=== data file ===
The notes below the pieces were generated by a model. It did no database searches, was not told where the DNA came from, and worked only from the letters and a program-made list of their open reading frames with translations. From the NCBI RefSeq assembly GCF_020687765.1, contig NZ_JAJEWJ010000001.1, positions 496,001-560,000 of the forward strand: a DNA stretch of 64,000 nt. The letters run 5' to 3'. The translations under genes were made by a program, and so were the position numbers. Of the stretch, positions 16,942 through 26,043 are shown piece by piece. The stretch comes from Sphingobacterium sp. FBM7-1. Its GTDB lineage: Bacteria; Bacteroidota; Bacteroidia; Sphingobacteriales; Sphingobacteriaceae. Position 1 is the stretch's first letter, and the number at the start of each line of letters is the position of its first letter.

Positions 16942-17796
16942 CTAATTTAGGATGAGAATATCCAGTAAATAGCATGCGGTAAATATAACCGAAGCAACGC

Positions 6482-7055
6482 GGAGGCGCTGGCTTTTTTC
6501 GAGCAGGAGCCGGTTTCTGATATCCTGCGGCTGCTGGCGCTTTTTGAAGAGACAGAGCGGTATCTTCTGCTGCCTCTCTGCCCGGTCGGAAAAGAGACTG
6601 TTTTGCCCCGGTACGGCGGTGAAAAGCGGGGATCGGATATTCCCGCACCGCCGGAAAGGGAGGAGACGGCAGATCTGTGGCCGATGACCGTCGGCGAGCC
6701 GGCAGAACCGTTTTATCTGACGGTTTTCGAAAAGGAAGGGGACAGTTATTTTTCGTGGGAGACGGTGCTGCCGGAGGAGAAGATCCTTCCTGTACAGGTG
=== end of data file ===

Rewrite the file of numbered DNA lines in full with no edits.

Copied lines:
The notes below the pieces were generated by a model. It did no database searches, was not told where the DNA came from, and worked only from the letters and a program-made list of their open reading frames with translations. From the NCBI RefSeq assembly GCF_020687765.1, contig NZ_JAJEWJ010000001.1, positions 496,001-560,000 of the forward strand: a DNA stretch of 64,000 nt. The letters run 5' to 3'. The translations under genes were made by a program, and so were the position numbers. Of the stretch, positions 16,942 through 26,043 are shown piece by piece. The stretch comes from Sphingobacterium sp. FBM7-1. Its GTDB lineage: Bacteria; Bacteroidota; Bacteroidia; Sphingobacteriales; Sphingobacteriaceae. Position 1 is the stretch's first letter, and the number at the start of each line of letters is the position of its first letter.

Positions 16942-17796
16942 CTAATTTAGGATGAGAATATCCAGTAAATAGCATGCGGTAAATATAACCGAAGCAACGC

Positions 6482-7055
6482 GGAGGCGCTGGCTTTTTTC
6501 GAGCAGGAGCCGGTTTCTGATATCCTGCGGCTGCTGGCGCTTTTTGAAGAGACAGAGCGGTATCTTCTGCTGCCTCTCTGCCCGGTCGGAAAAGAGACTG
6601 TTTTGCCCCGGTACGGCGGTGAAAAGCGGGGATCGGATATTCCCGCACCGCCGGAAAGGGAGGAGACGGCAGATCTGTGGCCGATGACCGTCGGCGAGCC
6701 GGCAGAACCGTTTTATCTGACGGTTTTCGAAAAGGAAGGGGACAGTTATTTTTCGTGGGAGACGGTGCTGCCGGAGGAGAAGATCCTTCCTGTACAGGTG